Students engage in collaborative problem-solving on open-ended problems with peers, working independently on subtasks.
In addition to learning the basic skills, students need time to work on open-ended problems (problems that don’t have one right answer, but may be solved in many different ways) to apply those skills. These types of problems are often best attacked as a group. For example, suppose students were presented with a problem where they needed to propose a plan to clean up a polluted river in their county (creating the “felt-need” to learn about water pollution and the polluted river in question.)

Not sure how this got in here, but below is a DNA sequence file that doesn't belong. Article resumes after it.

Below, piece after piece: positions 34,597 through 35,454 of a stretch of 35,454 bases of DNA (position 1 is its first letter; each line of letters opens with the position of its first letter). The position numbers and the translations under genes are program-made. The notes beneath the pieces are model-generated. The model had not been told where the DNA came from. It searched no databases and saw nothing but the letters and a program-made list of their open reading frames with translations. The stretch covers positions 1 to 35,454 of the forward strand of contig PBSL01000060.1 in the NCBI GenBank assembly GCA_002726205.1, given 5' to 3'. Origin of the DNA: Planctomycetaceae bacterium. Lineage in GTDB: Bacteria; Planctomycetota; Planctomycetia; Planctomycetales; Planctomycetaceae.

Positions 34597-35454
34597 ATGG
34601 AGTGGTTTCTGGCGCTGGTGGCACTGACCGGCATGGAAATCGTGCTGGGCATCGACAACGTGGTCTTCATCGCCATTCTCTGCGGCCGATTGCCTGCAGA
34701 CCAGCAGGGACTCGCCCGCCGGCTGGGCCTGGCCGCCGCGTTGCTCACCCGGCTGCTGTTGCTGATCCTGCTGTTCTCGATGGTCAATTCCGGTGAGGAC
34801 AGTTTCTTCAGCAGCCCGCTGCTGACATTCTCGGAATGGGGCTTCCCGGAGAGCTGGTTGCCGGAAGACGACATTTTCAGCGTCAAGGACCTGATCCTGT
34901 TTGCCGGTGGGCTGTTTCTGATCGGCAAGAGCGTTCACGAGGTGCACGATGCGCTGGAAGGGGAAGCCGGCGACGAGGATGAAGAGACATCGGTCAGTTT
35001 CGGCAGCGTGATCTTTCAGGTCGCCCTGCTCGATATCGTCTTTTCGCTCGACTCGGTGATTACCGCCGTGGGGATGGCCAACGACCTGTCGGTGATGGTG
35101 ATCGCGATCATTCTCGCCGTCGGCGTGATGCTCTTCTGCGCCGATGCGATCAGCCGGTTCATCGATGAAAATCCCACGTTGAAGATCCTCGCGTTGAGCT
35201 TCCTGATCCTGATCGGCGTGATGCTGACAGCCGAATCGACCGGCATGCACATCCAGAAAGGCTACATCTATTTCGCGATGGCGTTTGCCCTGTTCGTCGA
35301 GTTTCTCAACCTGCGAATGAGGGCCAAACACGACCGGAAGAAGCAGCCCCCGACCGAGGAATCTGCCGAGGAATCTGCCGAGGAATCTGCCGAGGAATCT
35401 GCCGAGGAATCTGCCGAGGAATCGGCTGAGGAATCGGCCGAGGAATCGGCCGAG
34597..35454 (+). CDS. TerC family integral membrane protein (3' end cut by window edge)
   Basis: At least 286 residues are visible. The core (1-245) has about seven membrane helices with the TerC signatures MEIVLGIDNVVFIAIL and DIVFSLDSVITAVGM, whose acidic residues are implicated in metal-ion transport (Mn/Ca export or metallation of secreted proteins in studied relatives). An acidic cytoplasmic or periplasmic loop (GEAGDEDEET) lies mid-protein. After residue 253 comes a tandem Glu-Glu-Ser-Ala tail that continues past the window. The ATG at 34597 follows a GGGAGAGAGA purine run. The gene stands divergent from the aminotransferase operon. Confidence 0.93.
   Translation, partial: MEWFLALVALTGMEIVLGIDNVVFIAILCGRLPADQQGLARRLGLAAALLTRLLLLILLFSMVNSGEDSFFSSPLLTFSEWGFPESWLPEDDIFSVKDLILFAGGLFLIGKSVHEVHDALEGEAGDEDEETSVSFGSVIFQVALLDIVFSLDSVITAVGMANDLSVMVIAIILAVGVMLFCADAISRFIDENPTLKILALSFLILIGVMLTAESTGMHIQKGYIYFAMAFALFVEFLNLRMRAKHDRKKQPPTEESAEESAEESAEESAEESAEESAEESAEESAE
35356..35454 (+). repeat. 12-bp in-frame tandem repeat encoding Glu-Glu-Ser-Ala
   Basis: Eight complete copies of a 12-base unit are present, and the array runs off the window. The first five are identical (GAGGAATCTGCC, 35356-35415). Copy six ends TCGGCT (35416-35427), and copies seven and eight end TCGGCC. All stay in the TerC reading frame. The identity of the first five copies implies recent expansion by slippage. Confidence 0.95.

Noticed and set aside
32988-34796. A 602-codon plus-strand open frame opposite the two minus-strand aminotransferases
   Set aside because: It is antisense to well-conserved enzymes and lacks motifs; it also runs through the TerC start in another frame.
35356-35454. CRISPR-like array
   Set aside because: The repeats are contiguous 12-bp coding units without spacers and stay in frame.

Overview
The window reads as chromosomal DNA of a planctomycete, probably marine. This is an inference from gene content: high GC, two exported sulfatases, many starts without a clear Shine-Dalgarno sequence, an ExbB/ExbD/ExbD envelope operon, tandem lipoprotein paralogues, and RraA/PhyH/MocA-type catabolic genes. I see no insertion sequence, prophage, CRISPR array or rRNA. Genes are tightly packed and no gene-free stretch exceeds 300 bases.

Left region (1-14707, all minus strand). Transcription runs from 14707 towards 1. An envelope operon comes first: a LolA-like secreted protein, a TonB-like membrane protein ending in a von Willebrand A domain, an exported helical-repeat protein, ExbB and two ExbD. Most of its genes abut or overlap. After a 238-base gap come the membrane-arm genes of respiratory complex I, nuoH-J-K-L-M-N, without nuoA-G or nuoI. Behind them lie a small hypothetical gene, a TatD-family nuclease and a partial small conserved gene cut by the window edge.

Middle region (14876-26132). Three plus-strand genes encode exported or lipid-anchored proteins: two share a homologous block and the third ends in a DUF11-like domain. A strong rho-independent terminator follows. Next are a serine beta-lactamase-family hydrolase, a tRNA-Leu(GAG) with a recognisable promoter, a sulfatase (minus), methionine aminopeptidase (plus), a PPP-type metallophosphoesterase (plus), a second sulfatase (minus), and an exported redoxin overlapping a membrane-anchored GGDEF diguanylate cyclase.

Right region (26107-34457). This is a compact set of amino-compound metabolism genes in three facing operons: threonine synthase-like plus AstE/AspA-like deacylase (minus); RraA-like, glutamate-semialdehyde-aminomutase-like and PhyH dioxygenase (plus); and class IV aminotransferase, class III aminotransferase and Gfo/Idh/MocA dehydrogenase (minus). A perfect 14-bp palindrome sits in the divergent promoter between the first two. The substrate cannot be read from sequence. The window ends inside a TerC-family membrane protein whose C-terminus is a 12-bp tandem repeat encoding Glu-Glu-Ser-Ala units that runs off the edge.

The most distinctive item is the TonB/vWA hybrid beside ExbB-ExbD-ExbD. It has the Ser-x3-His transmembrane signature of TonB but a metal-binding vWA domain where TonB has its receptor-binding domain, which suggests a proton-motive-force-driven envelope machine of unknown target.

First, students might brainstorm a list of what they need to know, and then work individually to gather facts. Next, they might come together as a group to share their information and ideas, decide upon a solution, and figure out the best way to present their solution. Working well in a group does not come easily and requires the development of a set of skills, including: communicating ideas, sharing responsibility, listening, taking turns, etc. These skills can only be developed, maintained, and refined if they are used consistently.